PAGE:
Pigments and paints play a key role as industrial materials. The properties of a given pigment/paint system are determined largely by the particle size distribution. Particle size determines the tinctorial strength or the depth of color, furthermore, it may also be an important physical parameter of the pigment system itself.
For example, in printing inks, it is essential that the ink particles are not larger than the nozzle delivery system that supplies the ink. The ability of a given pigment to absorb light (tinctorial strength) increases with decreasing particle diameter and increased surface area, until it reaches a point when the particles become translucent to the incident light. This single factor alone makes the measurement of particle size critical to the performance for many pigment applications.
Sizing Pigments Using Laser Diffraction Analysis
A wide range of technologies have been employed to measure the particle size distributions of pigment systems. Among these, laser diffraction has increasingly become the most commonly employed. The ease of use coupled with a short analysis time, mostly less than one minute, has made laser diffraction the primary method by many companies for process control.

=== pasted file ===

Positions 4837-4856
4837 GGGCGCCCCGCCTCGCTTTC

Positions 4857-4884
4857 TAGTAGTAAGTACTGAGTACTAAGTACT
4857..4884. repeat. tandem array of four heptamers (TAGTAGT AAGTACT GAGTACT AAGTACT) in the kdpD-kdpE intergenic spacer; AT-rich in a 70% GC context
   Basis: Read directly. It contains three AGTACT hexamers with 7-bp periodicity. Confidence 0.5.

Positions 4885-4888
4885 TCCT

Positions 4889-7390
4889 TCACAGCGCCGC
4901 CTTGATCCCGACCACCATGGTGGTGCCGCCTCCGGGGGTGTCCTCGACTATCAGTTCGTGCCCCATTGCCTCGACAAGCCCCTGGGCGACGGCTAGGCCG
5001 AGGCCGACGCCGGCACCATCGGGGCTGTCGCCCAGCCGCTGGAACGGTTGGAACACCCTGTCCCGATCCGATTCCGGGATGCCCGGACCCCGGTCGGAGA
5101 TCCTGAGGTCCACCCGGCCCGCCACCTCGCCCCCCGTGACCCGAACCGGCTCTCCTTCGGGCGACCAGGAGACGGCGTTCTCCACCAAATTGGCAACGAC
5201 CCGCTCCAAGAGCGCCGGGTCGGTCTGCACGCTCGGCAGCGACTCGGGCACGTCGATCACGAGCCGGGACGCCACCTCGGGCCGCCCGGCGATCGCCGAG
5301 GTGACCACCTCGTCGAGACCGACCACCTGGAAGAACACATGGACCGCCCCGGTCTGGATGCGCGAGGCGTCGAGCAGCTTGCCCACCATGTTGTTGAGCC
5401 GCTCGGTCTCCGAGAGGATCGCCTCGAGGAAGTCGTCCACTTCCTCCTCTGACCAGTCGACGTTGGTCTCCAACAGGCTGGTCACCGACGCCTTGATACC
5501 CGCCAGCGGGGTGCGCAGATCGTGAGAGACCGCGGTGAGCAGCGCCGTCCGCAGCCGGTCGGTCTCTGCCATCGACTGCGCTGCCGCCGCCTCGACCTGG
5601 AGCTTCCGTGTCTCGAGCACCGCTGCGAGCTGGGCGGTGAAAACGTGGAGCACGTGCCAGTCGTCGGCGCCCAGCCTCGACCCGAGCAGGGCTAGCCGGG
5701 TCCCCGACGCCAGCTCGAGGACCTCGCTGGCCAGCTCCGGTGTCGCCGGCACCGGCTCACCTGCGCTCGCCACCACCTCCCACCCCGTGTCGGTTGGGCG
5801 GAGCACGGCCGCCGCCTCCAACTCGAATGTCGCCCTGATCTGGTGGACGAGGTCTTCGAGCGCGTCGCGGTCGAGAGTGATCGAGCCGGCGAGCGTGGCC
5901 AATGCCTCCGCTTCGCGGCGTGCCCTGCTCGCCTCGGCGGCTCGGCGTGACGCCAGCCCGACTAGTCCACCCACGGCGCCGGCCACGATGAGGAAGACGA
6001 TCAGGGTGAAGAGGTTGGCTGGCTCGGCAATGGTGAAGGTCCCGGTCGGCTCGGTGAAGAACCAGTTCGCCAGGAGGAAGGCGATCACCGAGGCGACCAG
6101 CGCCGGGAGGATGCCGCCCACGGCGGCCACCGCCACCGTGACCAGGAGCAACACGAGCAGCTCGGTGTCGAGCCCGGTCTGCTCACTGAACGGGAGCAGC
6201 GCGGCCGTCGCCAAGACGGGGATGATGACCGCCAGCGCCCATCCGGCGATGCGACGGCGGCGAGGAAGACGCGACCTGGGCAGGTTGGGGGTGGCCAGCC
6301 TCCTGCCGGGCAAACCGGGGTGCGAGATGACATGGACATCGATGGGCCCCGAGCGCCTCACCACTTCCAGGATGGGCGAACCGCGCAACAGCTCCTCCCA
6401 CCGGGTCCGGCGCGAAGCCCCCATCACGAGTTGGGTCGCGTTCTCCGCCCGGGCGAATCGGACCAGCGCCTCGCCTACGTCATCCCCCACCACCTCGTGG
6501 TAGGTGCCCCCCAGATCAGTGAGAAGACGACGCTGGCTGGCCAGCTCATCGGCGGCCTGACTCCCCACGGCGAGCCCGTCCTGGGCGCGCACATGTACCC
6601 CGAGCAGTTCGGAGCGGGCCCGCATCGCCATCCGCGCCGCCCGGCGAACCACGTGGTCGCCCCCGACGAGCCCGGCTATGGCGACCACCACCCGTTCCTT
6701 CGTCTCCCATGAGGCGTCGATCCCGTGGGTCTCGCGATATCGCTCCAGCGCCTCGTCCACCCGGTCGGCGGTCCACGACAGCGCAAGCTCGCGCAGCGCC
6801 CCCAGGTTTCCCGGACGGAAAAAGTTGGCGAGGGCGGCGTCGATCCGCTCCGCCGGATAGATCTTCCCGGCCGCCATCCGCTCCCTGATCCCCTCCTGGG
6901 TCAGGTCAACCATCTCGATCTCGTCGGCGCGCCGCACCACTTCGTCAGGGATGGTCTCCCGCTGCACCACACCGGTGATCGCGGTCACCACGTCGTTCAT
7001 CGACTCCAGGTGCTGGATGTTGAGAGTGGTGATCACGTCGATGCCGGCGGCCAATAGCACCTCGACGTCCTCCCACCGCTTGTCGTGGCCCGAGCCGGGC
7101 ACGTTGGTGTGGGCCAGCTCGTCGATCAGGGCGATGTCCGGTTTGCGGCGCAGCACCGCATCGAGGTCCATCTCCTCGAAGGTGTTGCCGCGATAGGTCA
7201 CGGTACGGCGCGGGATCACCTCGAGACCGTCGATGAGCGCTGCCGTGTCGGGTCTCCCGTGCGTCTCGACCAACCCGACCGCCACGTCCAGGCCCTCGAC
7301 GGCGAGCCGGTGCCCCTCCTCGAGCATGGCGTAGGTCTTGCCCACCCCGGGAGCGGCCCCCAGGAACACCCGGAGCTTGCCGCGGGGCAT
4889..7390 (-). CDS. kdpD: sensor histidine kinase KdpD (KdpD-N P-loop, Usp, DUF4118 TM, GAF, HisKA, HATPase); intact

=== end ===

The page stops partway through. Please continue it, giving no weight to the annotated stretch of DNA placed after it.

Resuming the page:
It is important to first understand why laser diffraction particle size analyzers have difficulties sizing submicron materials. When illuminated by a laser beam, large particles scatter light strongly at small angles and with readily detectable maxima and minima in the scattering pattern. This means that detectors placed at small angles, relative to the optical path and with sufficient angular resolution, can detect the fine detail in the scattering pattern.